Managing agency datasets are integrated into PAD-US for federal agencies, some national nonprofits, and as available for each state. Appropriately, the USGS PAD-US team uses the names as submitted by the contributing data stewards.
The challenge is that, particularly for state data collections, the names of owning and managing agencies may not be consistent, leading to challenges when classifying or searching protected areas data. One record may show the “Town of Jonesville” as the owner, while another might show “Jonesville town”, or some other variation – all meaning the same agency. Here are more examples, from PAD-US:
GreenInfo Network’s involvement in developing the California Protected Areas Database (CPAD), which has 1,000 agencies’ holdings inventoried, and its longstanding work with PAD-US led us to develop a short working paper about agency naming practices, which you can download here.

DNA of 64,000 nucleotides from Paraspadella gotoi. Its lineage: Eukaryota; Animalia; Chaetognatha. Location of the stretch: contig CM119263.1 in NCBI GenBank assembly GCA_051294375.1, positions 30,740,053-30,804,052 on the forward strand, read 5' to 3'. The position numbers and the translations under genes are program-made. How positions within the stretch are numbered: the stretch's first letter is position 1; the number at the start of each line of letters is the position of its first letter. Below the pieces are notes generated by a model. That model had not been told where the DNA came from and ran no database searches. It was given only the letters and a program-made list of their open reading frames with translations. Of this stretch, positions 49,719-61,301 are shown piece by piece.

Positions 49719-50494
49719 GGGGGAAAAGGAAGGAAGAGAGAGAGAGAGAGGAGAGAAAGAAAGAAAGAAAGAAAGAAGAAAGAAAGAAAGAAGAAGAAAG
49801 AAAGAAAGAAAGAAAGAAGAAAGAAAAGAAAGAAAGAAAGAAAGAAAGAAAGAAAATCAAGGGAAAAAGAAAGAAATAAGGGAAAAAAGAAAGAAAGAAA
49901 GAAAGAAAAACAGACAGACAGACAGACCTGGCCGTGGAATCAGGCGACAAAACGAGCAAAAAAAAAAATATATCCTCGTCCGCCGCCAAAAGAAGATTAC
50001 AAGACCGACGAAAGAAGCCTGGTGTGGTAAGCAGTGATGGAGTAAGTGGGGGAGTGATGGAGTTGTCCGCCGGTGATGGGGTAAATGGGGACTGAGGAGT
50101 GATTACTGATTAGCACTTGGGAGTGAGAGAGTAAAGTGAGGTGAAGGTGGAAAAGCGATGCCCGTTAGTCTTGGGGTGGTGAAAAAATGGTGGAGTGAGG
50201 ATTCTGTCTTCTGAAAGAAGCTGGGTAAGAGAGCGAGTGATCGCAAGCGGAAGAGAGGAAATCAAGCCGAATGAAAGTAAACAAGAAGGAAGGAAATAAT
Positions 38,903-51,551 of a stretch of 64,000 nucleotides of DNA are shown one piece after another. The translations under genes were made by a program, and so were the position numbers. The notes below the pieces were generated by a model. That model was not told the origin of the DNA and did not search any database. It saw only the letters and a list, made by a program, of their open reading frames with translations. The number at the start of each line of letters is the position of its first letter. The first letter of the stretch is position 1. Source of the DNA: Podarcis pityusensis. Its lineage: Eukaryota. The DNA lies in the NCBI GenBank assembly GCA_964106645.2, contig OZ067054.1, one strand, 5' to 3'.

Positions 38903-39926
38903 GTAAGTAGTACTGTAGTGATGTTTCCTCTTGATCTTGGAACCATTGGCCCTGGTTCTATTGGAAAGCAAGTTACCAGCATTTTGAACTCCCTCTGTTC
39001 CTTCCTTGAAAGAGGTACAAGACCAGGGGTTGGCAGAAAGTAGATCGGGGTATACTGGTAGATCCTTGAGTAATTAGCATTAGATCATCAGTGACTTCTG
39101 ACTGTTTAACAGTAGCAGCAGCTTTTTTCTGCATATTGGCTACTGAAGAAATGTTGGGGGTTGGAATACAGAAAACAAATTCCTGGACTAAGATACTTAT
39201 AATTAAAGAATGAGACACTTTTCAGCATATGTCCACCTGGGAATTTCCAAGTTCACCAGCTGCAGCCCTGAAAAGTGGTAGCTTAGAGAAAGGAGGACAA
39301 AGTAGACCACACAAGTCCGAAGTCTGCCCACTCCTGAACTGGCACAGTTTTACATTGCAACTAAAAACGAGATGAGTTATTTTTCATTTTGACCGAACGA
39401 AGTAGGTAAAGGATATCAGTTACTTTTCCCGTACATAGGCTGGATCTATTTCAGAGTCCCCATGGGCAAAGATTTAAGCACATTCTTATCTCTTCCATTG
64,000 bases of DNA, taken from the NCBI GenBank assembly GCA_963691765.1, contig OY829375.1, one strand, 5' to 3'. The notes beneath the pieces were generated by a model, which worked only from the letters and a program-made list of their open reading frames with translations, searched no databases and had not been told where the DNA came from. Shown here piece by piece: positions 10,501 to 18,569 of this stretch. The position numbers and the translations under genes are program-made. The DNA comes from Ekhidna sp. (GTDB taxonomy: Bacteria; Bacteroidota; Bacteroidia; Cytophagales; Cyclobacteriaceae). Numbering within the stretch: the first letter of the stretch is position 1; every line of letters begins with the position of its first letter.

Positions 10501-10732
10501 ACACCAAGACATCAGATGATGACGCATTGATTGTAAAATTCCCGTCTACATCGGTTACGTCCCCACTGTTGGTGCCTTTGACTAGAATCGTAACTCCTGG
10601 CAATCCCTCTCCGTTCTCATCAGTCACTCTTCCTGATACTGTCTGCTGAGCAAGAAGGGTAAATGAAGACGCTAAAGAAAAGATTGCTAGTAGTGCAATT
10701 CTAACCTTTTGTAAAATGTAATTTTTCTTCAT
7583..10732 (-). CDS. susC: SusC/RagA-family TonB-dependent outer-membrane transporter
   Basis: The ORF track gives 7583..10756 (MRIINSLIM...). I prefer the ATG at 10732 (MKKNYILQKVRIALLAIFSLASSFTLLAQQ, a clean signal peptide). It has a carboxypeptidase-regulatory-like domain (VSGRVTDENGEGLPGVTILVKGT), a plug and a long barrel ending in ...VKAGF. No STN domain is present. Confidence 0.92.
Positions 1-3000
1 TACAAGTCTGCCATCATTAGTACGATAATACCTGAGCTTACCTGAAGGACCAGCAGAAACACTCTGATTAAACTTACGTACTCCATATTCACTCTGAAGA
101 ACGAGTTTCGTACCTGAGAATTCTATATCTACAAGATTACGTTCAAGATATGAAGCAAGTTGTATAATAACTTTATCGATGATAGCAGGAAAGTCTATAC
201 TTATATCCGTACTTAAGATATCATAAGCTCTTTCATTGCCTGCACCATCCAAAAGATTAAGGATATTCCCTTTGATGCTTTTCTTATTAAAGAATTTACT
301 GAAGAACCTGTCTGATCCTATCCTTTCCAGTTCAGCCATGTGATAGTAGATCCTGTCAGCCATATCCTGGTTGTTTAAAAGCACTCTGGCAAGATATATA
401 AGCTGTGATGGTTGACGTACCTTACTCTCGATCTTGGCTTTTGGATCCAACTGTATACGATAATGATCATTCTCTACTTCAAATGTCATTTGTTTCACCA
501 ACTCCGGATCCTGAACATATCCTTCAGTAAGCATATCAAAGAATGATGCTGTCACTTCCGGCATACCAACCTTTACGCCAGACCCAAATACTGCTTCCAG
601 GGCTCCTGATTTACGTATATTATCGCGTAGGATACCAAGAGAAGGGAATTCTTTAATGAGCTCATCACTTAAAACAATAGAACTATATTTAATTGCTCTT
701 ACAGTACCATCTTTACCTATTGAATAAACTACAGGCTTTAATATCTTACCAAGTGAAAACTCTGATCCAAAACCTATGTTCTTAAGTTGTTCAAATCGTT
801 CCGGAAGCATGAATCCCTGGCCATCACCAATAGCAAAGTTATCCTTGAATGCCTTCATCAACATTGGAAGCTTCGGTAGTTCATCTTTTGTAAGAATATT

In it, we review the issues with naming, as discovered in reviewing PAD-US data from states, and we outline ways that state data stewards can easily improve their inventories of local and regional (and even state) holdings. While it may take a few hours (usually not more), once done, it makes a dataset much more valuable to users. Lots of GIS options are reviewed.
The paper also outlines a way to have a simple master agency database (usually in the form of an online spreadsheet), which, linked to a GIS database through an agency ID, can make both updating much more efficient and can add more functionality. In California, for example, we take standard agency levels or types (“nonprofit, special district”) that are assigned to every agency and create subtypes (“land trust”, “museum”; or “port district”, “flood district”), allowing for much more specific queries and searches. Changes done in the agency database are then rolled automatically into the GIS database via linking (all of which can be done fully in GIS, too – but the above approach may be more straightforward for small agency GIS shops).
Give the paper a read and let us know what you think!